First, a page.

of factors, such as the timing of executives exercising their options, the
overall performance of the equity market and how it will impact on option
decisions, the number of executives that could leave the company and not
exercise their options as well as tax and future company performance.
Presently three models have emerged as the most popular for valuing
share-option schemes, namely the Black-Scholes model, the Binomial model and the
Monte-Carlo model. Black-Scholes has been used for simple option schemes which
have a fixed vesting and exercise period.
The binomial model offers the flexibility of exercising options within a
window, but has a limited capacity to deal with executive options because of the
way it deals with performance conditions and exercise patterns.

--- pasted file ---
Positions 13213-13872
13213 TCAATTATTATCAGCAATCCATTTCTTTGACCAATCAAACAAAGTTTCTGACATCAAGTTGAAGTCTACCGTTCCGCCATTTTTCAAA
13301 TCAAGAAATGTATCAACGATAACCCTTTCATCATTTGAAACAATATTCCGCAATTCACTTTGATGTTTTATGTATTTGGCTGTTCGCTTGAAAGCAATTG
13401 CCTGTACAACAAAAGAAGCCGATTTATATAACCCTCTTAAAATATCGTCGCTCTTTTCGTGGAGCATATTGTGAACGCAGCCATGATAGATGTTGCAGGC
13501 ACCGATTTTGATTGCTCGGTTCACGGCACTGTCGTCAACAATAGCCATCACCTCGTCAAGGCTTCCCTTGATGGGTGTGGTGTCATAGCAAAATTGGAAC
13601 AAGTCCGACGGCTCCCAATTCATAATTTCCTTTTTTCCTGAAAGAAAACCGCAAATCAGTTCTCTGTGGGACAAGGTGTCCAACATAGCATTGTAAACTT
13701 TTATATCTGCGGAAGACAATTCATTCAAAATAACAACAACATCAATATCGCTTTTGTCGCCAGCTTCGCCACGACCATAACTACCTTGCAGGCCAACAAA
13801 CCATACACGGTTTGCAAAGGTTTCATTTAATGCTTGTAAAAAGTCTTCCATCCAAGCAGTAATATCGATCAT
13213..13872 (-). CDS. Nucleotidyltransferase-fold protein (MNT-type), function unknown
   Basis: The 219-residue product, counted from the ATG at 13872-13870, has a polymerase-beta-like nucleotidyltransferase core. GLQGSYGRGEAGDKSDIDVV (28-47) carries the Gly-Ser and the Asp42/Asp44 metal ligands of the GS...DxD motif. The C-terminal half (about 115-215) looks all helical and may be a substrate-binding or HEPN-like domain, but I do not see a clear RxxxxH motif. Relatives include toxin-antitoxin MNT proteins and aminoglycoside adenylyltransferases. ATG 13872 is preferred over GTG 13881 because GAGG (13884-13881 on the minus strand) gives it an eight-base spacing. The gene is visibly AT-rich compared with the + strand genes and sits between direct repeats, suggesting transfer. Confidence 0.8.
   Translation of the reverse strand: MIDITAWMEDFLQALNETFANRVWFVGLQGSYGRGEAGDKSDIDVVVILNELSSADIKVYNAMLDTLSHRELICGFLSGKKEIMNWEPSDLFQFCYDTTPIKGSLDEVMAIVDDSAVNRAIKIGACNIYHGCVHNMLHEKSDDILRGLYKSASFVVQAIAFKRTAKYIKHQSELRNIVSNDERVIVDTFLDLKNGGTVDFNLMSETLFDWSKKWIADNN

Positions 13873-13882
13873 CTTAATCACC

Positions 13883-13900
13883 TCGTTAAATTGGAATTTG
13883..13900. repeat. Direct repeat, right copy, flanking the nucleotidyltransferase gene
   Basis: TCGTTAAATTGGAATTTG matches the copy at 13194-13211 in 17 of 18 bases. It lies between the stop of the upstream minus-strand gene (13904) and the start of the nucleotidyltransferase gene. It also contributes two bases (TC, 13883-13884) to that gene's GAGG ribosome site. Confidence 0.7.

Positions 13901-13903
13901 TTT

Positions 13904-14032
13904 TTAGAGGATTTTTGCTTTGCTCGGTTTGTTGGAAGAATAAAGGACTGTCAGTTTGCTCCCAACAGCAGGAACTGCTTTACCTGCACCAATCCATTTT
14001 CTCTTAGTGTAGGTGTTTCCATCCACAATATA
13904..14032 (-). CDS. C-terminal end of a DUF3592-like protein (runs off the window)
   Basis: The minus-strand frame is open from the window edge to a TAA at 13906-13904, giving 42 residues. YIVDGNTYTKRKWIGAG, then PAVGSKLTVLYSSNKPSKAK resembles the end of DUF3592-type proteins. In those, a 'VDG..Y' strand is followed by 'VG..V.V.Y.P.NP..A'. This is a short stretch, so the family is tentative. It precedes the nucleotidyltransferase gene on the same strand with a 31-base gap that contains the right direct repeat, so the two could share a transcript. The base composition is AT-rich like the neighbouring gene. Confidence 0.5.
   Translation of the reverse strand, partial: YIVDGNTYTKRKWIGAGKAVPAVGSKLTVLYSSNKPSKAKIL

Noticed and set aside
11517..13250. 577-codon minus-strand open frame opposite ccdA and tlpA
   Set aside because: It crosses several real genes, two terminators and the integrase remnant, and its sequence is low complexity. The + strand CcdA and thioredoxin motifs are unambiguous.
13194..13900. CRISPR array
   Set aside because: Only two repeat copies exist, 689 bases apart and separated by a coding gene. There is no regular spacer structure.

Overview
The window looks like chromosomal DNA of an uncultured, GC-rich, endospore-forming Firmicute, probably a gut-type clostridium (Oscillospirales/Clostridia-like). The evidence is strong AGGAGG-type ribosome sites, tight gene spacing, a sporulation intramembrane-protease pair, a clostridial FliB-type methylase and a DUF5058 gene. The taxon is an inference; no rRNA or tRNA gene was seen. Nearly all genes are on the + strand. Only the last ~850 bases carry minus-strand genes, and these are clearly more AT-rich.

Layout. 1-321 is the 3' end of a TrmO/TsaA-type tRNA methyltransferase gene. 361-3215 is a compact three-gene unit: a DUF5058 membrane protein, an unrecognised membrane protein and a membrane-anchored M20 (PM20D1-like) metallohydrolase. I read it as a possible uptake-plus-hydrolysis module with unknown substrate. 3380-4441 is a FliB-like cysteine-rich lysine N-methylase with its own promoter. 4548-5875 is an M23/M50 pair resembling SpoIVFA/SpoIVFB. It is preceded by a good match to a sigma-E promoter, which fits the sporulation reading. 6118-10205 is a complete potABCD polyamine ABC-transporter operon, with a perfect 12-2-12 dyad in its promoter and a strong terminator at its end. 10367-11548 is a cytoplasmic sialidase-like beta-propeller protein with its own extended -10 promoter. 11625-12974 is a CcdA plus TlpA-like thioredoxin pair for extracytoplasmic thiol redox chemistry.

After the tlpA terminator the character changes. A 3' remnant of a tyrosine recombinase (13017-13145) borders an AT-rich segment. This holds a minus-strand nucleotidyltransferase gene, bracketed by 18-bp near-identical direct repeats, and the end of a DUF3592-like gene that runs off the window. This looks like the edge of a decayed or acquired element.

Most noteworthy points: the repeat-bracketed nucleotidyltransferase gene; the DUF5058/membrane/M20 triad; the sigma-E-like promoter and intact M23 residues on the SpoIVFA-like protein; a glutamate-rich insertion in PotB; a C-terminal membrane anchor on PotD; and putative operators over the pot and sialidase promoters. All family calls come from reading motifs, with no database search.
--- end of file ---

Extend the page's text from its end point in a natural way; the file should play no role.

The Monte-Carlo is the most sophisticated but complex of the three options.
It is able to produce thousands of future scenarios and calculate the value of
the option in each situation.
Peters also says the complexity of IFRS makes communication between different
functions of a business a necessity: ‘There is also a whole new area emerging
concerned with measuring the impact of IFRS on performance conditions in
incentive plans relating to earnings per share. The dialogue between different
areas of a business, especially finance and HR, is going to have to improve to
manage the impact of the change.’
Accounting spills into human resources
Stricter corporate governance, ever-increasing investor scrutiny and the lure
of private equity has made it more difficult than ever for listed companies to
hold on to their most talented executives.
In addition to these factors, the introduction of IFRS2, the new accounting